Is your business considering buying your own commercial space? You'll probably spend some time researching costs and comparing the pros and cons of owning the building your business occupies. If you're ready to move forward, your next move may be to submit a loan application for purchase of the building. Knowing what factors lenders consider when financing owner-occupied commercial real estate can help improve your chances of success.
Lenders will scrutinize a number of factors related to business performance, financial stability and credit risk. As you prepare your loan application and present your case to a lender, be sure to focus on the following areas:
Occupy a majority of the space
Your business must occupy 51 percent or more of the property to qualify for an owner-occupied commercial loan. In some cases, a limited liability company (LLC) that is different from the operating entity may be used to own the property. However, the operating entity and LLC must be directly correlated (held by a majority of the same owners). If you have questions about business structure or leasing space to tenants, consult with a tax or legal advisor about the implications for your business.
Proof of profitability
To qualify for a commercial real estate loan, a business must be able to show historical profitability of the operating business. A lender may want to see a business plan that shows projected financial statements, including profit and loss, cash flow and a balance sheet. Depending on the application, additional documentation may be required.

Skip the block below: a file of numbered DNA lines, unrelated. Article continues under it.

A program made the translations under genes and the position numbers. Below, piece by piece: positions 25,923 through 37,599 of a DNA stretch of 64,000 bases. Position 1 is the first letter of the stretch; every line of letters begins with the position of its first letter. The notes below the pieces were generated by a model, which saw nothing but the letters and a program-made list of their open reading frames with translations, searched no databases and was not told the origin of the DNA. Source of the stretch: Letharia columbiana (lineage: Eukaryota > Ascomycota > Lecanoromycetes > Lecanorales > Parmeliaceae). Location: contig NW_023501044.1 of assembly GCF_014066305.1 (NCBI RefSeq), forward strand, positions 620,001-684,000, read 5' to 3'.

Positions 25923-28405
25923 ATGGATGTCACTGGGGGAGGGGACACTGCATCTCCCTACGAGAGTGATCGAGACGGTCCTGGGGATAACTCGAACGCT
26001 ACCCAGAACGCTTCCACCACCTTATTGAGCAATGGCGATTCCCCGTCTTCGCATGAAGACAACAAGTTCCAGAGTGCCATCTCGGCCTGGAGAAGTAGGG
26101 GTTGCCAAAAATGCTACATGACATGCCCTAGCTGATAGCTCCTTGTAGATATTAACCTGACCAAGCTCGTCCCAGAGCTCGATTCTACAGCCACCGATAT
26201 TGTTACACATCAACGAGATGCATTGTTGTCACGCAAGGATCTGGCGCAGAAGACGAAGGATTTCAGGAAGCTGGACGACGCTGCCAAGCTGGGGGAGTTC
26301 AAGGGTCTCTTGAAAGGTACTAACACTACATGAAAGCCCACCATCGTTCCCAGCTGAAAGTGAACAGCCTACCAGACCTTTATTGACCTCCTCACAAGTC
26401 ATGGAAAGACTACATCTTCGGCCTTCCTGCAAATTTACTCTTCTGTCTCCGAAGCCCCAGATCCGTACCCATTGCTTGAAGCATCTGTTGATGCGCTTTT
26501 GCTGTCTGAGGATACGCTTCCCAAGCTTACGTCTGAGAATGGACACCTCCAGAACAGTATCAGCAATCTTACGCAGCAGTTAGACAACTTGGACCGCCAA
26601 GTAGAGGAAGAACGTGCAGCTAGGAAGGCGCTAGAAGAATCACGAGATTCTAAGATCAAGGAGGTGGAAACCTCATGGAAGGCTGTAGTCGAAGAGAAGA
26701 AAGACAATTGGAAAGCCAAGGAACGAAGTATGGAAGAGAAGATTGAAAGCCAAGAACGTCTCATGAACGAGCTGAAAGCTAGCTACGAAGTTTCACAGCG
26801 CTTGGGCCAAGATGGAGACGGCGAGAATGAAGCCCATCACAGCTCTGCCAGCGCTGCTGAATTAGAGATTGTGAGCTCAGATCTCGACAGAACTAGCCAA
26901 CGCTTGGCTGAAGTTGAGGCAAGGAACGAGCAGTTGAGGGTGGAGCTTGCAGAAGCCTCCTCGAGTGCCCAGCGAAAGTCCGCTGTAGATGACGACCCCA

Financial strength of owners and guarantors
The assets of individual owners and guarantors may also be considered as an indicator of the financial strength of borrowers. You may need to provide financial documents such as asset statements, tax returns and other relevant personal financial information. How you manage your business assets may also play a role in a lender's decision, including how you pay your debts and collect on debts owed to you.
As is the case with any loan, your payment history on existing credit relationships is considered an indicator of future payment performance. Check your personal and business credit rating from major credit rating agencies before applying for a loan. Review the information for accuracy so you can address red flags and dispute errors, if any, on your report.
Comparable sales and lease rates
Your lender will review current sales and lease rates for similar types of properties in the area to evaluate if the purchase is a viable investment that may hold its value. Knowing the area comps can be useful when assessing the fair market value of your property compared to similar properties that have recently sold.
Need help navigating next steps? At California Bank & Trust, our lenders are in sync with the local commercial real estate markets and we can be your guide throughout the process. If you decide to buy, we have owner-occupied financing options including conventional and SBA loan programs available from California Bank & Trust.
Please note that neither this financial institution nor any of its affiliates give tax or legal advice. Consult your tax advisor regarding your individual circumstances.[cite::171::cite] [cite::172::cite]